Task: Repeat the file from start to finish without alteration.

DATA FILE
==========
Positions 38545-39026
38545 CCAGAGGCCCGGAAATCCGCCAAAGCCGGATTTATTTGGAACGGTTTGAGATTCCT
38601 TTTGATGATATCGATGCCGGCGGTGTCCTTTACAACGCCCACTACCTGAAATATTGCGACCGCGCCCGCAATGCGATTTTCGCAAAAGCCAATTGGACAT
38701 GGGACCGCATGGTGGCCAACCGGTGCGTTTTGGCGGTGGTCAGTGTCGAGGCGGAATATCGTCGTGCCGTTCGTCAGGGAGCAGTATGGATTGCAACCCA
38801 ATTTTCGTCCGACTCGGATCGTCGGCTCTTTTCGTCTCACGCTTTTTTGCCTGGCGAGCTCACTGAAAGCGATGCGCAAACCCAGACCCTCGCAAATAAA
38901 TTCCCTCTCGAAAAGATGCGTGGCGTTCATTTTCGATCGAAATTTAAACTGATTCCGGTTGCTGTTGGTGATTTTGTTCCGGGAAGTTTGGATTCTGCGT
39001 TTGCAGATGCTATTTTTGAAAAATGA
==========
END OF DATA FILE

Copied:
Positions 38545-39026
38545 CCAGAGGCCCGGAAATCCGCCAAAGCCGGATTTATTTGGAACGGTTTGAGATTCCT
38601 TTTGATGATATCGATGCCGGCGGTGTCCTTTACAACGCCCACTACCTGAAATATTGCGACCGCGCCCGCAATGCGATTTTCGCAAAAGCCAATTGGACAT
38701 GGGACCGCATGGTGGCCAACCGGTGCGTTTTGGCGGTGGTCAGTGTCGAGGCGGAATATCGTCGTGCCGTTCGTCAGGGAGCAGTATGGATTGCAACCCA
38801 ATTTTCGTCCGACTCGGATCGTCGGCTCTTTTCGTCTCACGCTTTTTTGCCTGGCGAGCTCACTGAAAGCGATGCGCAAACCCAGACCCTCGCAAATAAA
38901 TTCCCTCTCGAAAAGATGCGTGGCGTTCATTTTCGATCGAAATTTAAACTGATTCCGGTTGCTGTTGGTGATTTTGTTCCGGGAAGTTTGGATTCTGCGT
39001 TTGCAGATGCTATTTTTGAAAAATGA